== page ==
Slow. It. Down.
Slow. It. Down.
And let summer do its thing.
Beware the barrenness of a busy life. —Socrates
Like many others, I live mostly by my calendar. If something’s not scheduled, underlined, and circled in red ink, it usually doesn’t happen. This kind of self-imposed order is a necessary evil, particularly for people who are trying to do it all: run a successful business (or two), be a good partner and friend, raise a family, and still keep up with the local hardbodies on the trail. But if Montana has taught me anything, it’s that summer doesn’t adhere to any schedule.
Last year, it snowed, rained, and sleeted until July. The year before was pretty nice—except for the months of forest-fire haze that made going for a long mountain-bike ride feel like smoking a pack of Marlboros. It’s only natural, then, that even my most meticulously-prepared, regularly-scheduled summer plans have often failed miserably. Snowy bike trips. Scorching climbing outings. Camping during the peak of deer-fly season. The more we try to anticipate and organize, to get ahead of our work and commitments—our ubiquitous American busyness—the less flexibility we have to account for Montana’s Montana-ness. It’s like a tragic Greek parable, with really expensive gear.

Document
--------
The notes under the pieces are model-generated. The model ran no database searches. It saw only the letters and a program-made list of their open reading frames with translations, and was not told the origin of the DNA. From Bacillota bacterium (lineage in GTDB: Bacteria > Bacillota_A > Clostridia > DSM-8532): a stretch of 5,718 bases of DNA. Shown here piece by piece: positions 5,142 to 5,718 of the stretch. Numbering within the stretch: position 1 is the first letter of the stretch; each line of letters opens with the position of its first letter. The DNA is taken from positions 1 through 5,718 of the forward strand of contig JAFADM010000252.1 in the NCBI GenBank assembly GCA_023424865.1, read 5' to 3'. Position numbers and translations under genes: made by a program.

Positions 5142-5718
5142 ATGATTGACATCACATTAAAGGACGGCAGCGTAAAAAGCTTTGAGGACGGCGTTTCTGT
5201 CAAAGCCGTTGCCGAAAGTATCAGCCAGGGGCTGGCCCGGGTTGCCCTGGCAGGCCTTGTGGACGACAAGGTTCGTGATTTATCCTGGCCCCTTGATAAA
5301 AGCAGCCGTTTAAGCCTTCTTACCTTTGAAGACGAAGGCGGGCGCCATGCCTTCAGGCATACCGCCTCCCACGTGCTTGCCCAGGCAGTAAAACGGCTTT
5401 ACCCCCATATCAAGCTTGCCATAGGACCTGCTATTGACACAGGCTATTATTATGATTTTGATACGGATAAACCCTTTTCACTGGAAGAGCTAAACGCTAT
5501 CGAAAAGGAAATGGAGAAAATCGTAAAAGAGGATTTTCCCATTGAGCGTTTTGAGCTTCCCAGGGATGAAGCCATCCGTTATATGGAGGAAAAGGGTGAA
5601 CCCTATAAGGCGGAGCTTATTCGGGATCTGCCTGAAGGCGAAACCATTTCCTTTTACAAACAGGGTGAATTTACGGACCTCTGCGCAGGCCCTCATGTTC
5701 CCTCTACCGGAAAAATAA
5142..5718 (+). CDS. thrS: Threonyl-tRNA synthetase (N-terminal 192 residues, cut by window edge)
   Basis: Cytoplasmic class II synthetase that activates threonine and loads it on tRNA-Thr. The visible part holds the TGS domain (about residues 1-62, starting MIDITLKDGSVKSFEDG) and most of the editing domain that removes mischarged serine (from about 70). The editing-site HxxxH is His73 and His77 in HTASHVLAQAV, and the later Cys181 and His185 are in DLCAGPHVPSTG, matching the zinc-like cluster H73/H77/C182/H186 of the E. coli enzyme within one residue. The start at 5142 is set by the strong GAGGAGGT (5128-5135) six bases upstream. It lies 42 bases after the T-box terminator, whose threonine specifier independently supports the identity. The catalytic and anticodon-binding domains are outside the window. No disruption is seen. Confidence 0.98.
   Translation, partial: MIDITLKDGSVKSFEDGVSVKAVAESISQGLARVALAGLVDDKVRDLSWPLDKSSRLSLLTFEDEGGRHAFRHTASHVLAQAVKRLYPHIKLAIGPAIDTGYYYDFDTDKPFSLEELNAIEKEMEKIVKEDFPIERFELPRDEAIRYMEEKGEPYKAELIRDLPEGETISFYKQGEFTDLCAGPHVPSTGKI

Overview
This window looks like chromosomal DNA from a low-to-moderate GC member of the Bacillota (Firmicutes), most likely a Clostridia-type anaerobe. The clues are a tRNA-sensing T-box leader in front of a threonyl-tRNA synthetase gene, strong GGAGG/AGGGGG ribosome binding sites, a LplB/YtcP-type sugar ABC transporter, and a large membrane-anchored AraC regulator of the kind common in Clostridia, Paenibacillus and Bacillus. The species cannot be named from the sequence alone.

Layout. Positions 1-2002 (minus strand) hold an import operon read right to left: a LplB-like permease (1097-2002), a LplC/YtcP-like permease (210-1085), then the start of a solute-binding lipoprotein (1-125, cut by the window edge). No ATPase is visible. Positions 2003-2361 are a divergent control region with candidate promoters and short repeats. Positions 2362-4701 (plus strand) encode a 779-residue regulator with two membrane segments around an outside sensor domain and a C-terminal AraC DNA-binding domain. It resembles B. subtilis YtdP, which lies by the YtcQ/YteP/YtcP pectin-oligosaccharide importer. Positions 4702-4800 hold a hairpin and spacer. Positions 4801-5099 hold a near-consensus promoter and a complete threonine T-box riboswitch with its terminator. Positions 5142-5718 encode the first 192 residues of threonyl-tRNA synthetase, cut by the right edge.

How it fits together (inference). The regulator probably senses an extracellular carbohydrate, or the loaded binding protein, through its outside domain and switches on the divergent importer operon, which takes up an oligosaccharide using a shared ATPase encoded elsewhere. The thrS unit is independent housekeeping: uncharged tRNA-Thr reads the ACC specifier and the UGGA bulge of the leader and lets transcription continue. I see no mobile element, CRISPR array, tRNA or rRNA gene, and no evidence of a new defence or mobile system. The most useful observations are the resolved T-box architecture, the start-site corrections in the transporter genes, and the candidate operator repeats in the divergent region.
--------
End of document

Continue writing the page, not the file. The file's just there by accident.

The solution is simple: chuck the calendar. This summer I’m not planning a damn thing. It’s time to slow it down, look only as far ahead as the next sunny day, and take a deep breath. Montana’s not going anywhere.
If it’s dry, climbing or biking will be great. If it’s hot, maybe a river trip is in order. If it’s smoky, there’s always swimming and fishing up at Hyalite. Nice night? Time for Music on Main or the farmers’ market. I’m going to try taking it day by day. The very worst result of an unplanned summer is that we might find time that is unaccounted for—spare, leisure, free time. Time to have a drink on the patio and watch the sun set over the Tobacco Roots; time to cast a line on the Gallatin; time to talk to our neighbors or take a ride out of town.
There’s so much to do here, in this best of last best places, that it’s easy to get lost in the doing. But part of our responsibility is to recognize and enjoy what we have. To look around and see all of the goodness. It’s Bozeman. It’s summer. It’s time to clear the calendar.
- O/B Store